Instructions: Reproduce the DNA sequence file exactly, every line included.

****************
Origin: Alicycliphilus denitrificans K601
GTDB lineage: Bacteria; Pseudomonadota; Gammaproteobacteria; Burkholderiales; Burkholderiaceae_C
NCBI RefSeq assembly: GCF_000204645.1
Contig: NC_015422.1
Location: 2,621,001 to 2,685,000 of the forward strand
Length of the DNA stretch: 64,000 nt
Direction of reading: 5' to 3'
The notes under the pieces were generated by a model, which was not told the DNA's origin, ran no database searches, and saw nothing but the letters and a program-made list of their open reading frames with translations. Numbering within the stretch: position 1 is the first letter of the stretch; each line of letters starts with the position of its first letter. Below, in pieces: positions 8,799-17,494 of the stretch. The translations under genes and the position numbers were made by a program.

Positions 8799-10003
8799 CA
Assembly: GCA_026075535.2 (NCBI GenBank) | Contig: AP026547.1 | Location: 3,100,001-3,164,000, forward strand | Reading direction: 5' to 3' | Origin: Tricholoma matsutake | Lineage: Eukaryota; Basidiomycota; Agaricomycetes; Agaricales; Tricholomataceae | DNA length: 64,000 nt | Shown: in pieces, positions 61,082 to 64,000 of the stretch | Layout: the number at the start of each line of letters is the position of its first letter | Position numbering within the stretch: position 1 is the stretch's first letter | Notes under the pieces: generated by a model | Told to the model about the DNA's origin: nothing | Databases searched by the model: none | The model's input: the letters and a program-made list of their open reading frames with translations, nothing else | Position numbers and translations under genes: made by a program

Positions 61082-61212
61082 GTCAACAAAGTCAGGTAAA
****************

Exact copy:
Origin: Alicycliphilus denitrificans K601
GTDB lineage: Bacteria; Pseudomonadota; Gammaproteobacteria; Burkholderiales; Burkholderiaceae_C
NCBI RefSeq assembly: GCF_000204645.1
Contig: NC_015422.1
Location: 2,621,001 to 2,685,000 of the forward strand
Length of the DNA stretch: 64,000 nt
Direction of reading: 5' to 3'
The notes under the pieces were generated by a model, which was not told the DNA's origin, ran no database searches, and saw nothing but the letters and a program-made list of their open reading frames with translations. Numbering within the stretch: position 1 is the first letter of the stretch; each line of letters starts with the position of its first letter. Below, in pieces: positions 8,799-17,494 of the stretch. The translations under genes and the position numbers were made by a program.

Positions 8799-10003
8799 CA
Assembly: GCA_026075535.2 (NCBI GenBank) | Contig: AP026547.1 | Location: 3,100,001-3,164,000, forward strand | Reading direction: 5' to 3' | Origin: Tricholoma matsutake | Lineage: Eukaryota; Basidiomycota; Agaricomycetes; Agaricales; Tricholomataceae | DNA length: 64,000 nt | Shown: in pieces, positions 61,082 to 64,000 of the stretch | Layout: the number at the start of each line of letters is the position of its first letter | Position numbering within the stretch: position 1 is the stretch's first letter | Notes under the pieces: generated by a model | Told to the model about the DNA's origin: nothing | Databases searched by the model: none | The model's input: the letters and a program-made list of their open reading frames with translations, nothing else | Position numbers and translations under genes: made by a program

Positions 61082-61212
61082 GTCAACAAAGTCAGGTAAA